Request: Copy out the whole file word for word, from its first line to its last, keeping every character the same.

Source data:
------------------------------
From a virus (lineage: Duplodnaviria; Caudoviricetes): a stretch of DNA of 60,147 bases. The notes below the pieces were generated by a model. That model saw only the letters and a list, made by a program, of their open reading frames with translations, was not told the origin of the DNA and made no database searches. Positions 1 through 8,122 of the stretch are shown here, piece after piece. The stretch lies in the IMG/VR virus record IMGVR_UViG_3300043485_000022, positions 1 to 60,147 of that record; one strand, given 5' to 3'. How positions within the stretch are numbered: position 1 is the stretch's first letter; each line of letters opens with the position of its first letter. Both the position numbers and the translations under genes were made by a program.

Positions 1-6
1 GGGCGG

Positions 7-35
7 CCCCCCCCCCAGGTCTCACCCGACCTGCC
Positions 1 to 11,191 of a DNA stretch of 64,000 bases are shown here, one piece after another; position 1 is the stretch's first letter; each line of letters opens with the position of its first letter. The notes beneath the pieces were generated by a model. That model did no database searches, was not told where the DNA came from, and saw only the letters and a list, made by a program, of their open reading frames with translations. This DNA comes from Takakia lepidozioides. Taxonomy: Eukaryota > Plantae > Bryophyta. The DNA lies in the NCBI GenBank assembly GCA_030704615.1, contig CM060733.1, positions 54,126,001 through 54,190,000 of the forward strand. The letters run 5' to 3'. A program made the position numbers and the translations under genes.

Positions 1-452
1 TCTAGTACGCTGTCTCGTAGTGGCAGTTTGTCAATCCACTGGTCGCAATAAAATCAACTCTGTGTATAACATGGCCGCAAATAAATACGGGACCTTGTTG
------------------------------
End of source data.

From a virus (lineage: Duplodnaviria; Caudoviricetes): a stretch of DNA of 60,147 bases. The notes below the pieces were generated by a model. That model saw only the letters and a list, made by a program, of their open reading frames with translations, was not told the origin of the DNA and made no database searches. Positions 1 through 8,122 of the stretch are shown here, piece after piece. The stretch lies in the IMG/VR virus record IMGVR_UViG_3300043485_000022, positions 1 to 60,147 of that record; one strand, given 5' to 3'. How positions within the stretch are numbered: position 1 is the stretch's first letter; each line of letters opens with the position of its first letter. Both the position numbers and the translations under genes were made by a program.

Positions 1-6
1 GGGCGG

Positions 7-35
7 CCCCCCCCCCAGGTCTCACCCGACCTGCC
Positions 1 to 11,191 of a DNA stretch of 64,000 bases are shown here, one piece after another; position 1 is the stretch's first letter; each line of letters opens with the position of its first letter. The notes beneath the pieces were generated by a model. That model did no database searches, was not told where the DNA came from, and saw only the letters and a list, made by a program, of their open reading frames with translations. This DNA comes from Takakia lepidozioides. Taxonomy: Eukaryota > Plantae > Bryophyta. The DNA lies in the NCBI GenBank assembly GCA_030704615.1, contig CM060733.1, positions 54,126,001 through 54,190,000 of the forward strand. The letters run 5' to 3'. A program made the position numbers and the translations under genes.

Positions 1-452
1 TCTAGTACGCTGTCTCGTAGTGGCAGTTTGTCAATCCACTGGTCGCAATAAAATCAACTCTGTGTATAACATGGCCGCAAATAAATACGGGACCTTGTTG